With so much news out there these days, I think a lot of people just scan headlines, skip reading the actual articles, and consider themselves informed. That's dangerous. Consider these headlines from yesterday, starting with the New York Times:
Dezeen's headline on the topic states:
ArtNet News' headline:
The "Making Federal Buildings Beautiful Again" is a draft of an Executive Order that would give the White House final say over the designs of Federal buildings. You could be misled by the headlines above into thinking that the President (who is famously known for having somewhat gaudy taste) wants to get involved with design decisions and apply his MAGA philosophy to them. But after digging into the subject, I've found no evidence that that is what is going on, nor confirmation of who exactly wrote the draft. What I have found is that the story is not as clean-cut as the headlines make it seem.
I'll explain what I think is going on, by starting with…Swedish supergroup ABBA.
A much-circulated (and possibly apocryphal) anecdote is that ABBA member Benny Anderssen was asked, presumably for the thousandth time, when there would be an ABBA reunion.
"No one really wants an ABBA reunion," Anderssen reportedly said. "What people want is to be sixteen again."
I believe that the appeal of Trump's MAGA philosophy to his base comes from the same instinct that seeks ABBA reunions. In today's complicated times, lots of folks wish to magically rewind the clock and return to a more simple era. They feel that in that era, things were better for them and their people.
This instinct exists in the design world, too. Some people absolutely hate modern design, or modern architecture, and they want to rewind to the time of their childhood, when it wasn't so prominent. And one of those people, Justin Shubow, is now in a position to do something about it.
Shubow is the president of the National Civic Art Society. That's a D.C.-based nonprofit--not a governmental organization--that advises civic leaders on matters of public art and architecture. And they do this "by advancing the classical tradition in architecture, urbanism, and their allied arts."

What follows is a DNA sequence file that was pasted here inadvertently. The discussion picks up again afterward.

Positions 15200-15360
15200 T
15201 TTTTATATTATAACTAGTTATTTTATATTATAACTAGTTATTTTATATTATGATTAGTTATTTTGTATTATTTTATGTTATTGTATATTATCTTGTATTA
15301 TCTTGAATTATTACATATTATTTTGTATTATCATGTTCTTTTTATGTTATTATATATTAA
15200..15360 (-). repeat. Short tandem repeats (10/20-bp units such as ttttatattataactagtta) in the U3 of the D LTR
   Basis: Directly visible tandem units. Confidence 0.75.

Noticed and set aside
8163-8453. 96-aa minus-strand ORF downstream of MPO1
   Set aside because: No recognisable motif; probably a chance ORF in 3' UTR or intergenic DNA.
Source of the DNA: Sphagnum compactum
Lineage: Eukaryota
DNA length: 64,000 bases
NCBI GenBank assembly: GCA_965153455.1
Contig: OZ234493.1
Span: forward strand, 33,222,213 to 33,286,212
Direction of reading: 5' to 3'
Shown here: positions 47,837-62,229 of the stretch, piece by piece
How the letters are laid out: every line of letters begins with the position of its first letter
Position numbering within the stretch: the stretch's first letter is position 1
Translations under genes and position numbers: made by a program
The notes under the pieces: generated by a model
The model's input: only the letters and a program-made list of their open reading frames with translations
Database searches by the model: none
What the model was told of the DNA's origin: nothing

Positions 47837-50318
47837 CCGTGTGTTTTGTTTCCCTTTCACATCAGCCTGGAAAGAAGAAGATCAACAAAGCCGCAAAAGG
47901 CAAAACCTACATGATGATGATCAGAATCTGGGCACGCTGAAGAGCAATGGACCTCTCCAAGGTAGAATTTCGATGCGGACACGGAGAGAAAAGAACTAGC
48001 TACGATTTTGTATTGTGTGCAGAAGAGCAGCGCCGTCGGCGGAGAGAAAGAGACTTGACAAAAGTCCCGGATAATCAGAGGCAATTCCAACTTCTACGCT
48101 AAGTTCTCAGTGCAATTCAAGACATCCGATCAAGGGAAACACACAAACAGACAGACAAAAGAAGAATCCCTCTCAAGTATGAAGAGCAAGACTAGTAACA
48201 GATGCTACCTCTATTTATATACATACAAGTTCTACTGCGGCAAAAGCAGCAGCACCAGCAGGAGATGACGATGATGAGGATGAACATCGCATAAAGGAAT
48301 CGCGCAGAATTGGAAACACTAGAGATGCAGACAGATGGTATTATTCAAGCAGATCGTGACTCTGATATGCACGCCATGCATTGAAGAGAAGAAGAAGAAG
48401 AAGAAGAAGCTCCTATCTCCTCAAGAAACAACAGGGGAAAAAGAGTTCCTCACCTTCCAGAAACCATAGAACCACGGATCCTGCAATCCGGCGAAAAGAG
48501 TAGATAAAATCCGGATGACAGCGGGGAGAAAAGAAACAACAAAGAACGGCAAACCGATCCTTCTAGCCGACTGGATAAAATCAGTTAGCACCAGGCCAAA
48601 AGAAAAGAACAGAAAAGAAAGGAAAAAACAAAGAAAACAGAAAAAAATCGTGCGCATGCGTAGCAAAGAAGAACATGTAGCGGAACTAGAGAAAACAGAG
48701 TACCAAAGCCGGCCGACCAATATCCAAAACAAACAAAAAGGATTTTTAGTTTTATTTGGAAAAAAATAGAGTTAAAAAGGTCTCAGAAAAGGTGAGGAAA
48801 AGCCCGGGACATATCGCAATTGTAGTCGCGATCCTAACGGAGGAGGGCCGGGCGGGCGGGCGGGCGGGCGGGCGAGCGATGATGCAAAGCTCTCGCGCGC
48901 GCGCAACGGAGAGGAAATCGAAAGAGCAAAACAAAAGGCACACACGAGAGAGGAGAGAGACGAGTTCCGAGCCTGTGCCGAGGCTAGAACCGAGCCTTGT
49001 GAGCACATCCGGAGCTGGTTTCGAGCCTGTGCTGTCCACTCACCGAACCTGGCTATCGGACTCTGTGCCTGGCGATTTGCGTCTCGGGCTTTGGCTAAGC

The NCAS really doesn't like modern stuff. As they write:
"We believe that contemporary architecture is by and large a failure. The public finds it ugly, strange, and off-putting. It has created a built environment that is degraded and dehumanizing.
"The reason for this failure is the ideology of architectural Modernism, which came to dominance after the Second World War. The National Civic Art Society endeavors to help architecture return to its pre-Modernist roots, particularly the forms, principles, and standards of the unparalleled classical tradition, and the humanistic architectural idioms that are derived from it."
In addition, Shubow himself has issued public testimony decrying certain modern architecture programs designed for both the public and individuals. For the former, Shubow was a vocal critic of Frank Gehry's proposed Eisenhower Memorial. For the latter, remember when Brad Pitt turned amateur architect/designer and founded the "Make it Right" charity in 2007, to build modernist houses for New Orleans residents displaced by Hurricane Katrina? In a 2015 article in Forbes titled "Architecture Continues to Implode," Shubow wrote:
[The "Make it Right" program] invited firms, most of them avant-garde, to design housing for poor New Orleanians whose homes were destroyed by Hurricane Katrina. The architecture world was exhilarated: The initiative was to be a showcase for how the best contemporary design could improve lives.
The predictable result was weird, sometimes discomforting houses of non-native motley futuristic design that have virtually no relation to each other or the beloved historic architecture of the city.